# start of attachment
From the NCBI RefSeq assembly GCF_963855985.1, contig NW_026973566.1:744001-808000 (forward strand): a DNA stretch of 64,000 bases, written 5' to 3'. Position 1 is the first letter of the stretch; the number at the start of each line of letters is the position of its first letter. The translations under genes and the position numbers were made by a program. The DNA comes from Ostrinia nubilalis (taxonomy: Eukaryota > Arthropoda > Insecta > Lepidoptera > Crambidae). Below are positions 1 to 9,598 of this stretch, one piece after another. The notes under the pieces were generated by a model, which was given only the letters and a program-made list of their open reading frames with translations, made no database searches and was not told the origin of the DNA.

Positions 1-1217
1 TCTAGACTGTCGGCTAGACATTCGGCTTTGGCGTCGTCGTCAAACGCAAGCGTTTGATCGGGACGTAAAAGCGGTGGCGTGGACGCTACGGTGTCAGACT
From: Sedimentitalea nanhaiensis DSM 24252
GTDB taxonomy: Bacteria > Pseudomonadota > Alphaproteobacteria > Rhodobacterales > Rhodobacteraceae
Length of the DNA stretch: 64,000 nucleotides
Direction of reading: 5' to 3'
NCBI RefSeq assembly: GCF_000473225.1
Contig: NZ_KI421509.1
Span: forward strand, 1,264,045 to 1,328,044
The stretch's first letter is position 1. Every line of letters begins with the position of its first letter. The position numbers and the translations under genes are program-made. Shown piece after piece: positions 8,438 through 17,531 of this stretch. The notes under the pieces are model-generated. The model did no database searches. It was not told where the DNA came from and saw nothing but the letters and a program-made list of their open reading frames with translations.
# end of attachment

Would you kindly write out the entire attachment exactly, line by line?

From the NCBI RefSeq assembly GCF_963855985.1, contig NW_026973566.1:744001-808000 (forward strand): a DNA stretch of 64,000 bases, written 5' to 3'. Position 1 is the first letter of the stretch; the number at the start of each line of letters is the position of its first letter. The translations under genes and the position numbers were made by a program. The DNA comes from Ostrinia nubilalis (taxonomy: Eukaryota > Arthropoda > Insecta > Lepidoptera > Crambidae). Below are positions 1 to 9,598 of this stretch, one piece after another. The notes under the pieces were generated by a model, which was given only the letters and a program-made list of their open reading frames with translations, made no database searches and was not told the origin of the DNA.

Positions 1-1217
1 TCTAGACTGTCGGCTAGACATTCGGCTTTGGCGTCGTCGTCAAACGCAAGCGTTTGATCGGGACGTAAAAGCGGTGGCGTGGACGCTACGGTGTCAGACT
From: Sedimentitalea nanhaiensis DSM 24252
GTDB taxonomy: Bacteria > Pseudomonadota > Alphaproteobacteria > Rhodobacterales > Rhodobacteraceae
Length of the DNA stretch: 64,000 nucleotides
Direction of reading: 5' to 3'
NCBI RefSeq assembly: GCF_000473225.1
Contig: NZ_KI421509.1
Span: forward strand, 1,264,045 to 1,328,044
The stretch's first letter is position 1. Every line of letters begins with the position of its first letter. The position numbers and the translations under genes are program-made. Shown piece after piece: positions 8,438 through 17,531 of this stretch. The notes under the pieces are model-generated. The model did no database searches. It was not told where the DNA came from and saw nothing but the letters and a program-made list of their open reading frames with translations.